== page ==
The blatant misuse of police powers and lack of secularism in a California police department must end, asserts the Freedom From Religion Foundation.
A concerned local resident has informed the state/church watchdog that the Covina Police Department provides counseling or emotional support via a chaplaincy program to members of the department, their families and the public. The chaplains are required to have five years of counseling experience, but the current chaplains do not meet this requirement. These police chaplains, though volunteers, are reportedly considered official “representatives of the department” and receive uniforms and badges. Not only are the chaplains fronting as representatives of the police department, but they are also getting special treatment, such as not having to pay tickets for traffic violations.
Police chaplaincies are unconstitutional, FFRF emphasizes. “Chaplains’ employment, even if volunteer, demonstrates endorsement of religion, in this case, Christianity, which violates the Constitution,” FFRF Staff Attorney Chris Line writes to Covina Police Department Chief David Povero. The department has even gone against its own written policies, Line points out, since “despite a requirement against proselytizing, chaplains regularly proselytize, including by leading prayers at Covina City Council meetings.”
The Police Department is also vulnerable to a discrimination lawsuit due to the chaplaincy. Even if the chaplains intend, at least nominally, to assist people of all faiths, the Covina Police Department serves all Covina citizens regardless of their religious affiliation or lack thereof. Nonreligious Americans make up the fastest growing segment of the U.S. population by religious identification — and this includes the 28 percent of Los Angeles County residents who are religiously unaffiliated. Chaplains view the world and its problems through the lens of religion and a god, a view inapposite to nonbelievers. Claims that someone is “in a better place” or that a god “works in mysterious ways” may be the bedrock of religious consolation, but are meaningless and even hurtful trivialities to nonbelievers.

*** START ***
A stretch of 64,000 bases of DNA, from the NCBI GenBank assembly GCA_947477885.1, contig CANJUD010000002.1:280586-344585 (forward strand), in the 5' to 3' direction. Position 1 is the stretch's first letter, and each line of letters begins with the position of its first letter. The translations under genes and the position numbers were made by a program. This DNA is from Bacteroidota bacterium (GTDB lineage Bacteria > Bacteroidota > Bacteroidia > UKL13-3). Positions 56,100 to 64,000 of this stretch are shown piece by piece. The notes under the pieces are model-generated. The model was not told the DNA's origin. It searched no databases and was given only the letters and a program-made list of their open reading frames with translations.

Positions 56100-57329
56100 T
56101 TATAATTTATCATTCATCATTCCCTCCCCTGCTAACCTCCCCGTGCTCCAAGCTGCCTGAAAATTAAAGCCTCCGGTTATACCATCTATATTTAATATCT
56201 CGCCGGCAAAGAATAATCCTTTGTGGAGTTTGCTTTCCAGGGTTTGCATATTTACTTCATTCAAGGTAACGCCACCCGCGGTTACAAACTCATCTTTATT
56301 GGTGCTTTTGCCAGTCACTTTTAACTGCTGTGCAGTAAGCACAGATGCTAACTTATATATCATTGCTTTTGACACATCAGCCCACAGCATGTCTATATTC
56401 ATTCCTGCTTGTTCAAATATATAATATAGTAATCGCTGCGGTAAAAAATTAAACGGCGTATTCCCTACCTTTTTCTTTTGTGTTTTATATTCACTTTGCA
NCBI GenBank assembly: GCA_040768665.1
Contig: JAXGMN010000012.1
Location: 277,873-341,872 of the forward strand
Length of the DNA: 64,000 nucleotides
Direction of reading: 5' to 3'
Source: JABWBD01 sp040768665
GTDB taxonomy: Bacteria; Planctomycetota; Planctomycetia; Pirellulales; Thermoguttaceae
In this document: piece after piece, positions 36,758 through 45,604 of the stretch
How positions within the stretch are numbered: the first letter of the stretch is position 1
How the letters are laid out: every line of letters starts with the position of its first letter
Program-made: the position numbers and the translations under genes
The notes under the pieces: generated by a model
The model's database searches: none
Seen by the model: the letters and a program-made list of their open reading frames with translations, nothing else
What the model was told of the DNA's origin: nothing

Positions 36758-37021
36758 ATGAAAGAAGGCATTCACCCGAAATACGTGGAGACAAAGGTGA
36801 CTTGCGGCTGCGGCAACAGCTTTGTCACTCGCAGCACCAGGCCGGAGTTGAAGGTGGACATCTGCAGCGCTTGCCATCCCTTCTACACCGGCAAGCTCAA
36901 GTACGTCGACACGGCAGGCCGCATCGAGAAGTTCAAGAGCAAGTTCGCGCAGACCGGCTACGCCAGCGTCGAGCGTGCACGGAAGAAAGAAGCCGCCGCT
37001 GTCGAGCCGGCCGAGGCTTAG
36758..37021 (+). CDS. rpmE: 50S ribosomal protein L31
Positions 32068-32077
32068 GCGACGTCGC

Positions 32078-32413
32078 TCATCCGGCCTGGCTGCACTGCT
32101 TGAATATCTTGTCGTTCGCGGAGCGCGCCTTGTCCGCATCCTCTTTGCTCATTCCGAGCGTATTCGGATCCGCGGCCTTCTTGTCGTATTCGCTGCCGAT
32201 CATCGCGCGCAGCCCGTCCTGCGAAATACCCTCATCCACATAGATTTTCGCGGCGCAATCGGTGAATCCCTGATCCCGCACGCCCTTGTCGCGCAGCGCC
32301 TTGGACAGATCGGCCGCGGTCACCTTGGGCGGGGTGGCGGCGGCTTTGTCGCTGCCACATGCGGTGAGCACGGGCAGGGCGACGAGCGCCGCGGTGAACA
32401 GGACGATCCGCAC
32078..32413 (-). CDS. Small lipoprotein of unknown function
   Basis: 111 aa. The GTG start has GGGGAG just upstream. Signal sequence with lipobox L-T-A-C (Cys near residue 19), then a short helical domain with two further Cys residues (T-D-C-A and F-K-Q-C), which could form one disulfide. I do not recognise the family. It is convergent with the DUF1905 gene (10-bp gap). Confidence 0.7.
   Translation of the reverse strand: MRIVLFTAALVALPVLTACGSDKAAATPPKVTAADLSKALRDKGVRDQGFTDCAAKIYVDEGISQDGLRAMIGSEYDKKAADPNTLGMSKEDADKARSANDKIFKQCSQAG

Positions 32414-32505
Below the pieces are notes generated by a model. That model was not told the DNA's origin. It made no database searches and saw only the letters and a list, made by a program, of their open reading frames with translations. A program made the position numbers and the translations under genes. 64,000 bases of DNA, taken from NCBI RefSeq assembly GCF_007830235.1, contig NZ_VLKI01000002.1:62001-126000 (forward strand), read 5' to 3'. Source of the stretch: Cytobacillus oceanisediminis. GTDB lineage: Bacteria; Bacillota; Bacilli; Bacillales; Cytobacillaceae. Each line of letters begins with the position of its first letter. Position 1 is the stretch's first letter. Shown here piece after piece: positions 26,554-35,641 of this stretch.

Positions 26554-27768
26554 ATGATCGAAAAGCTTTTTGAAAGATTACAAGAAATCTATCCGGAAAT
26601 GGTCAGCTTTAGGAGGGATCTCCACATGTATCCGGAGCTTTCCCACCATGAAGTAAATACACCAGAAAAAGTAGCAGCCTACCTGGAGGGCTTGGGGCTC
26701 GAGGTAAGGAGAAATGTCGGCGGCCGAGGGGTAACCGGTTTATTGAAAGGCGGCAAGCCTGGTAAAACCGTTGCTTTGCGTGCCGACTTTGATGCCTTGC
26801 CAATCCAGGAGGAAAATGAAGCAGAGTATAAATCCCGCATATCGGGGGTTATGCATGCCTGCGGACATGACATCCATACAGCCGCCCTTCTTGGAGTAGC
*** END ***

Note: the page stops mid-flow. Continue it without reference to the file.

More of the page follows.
All of this is why FFRF is asking that the Covina Police Department discontinue its chaplaincy program and instead offer secular support services.
“As recent surveys have confirmed, populations around the country are becoming increasingly non-Christian and nonreligious,” says FFRF Co-President Annie Laurie Gaylor. “The Covina Police Department needs to police itself better and stop anointing chaplaincies that push a particular religion on police officers and the public.”
The Freedom From Religion Foundation is a national nonprofit organization with more than 35,000 members and several chapters across the country, including nearly 5,000 members and a chapter in California. Our purposes are to protect the constitutional principle of separation between state and church, and to educate the public on matters relating to nontheism.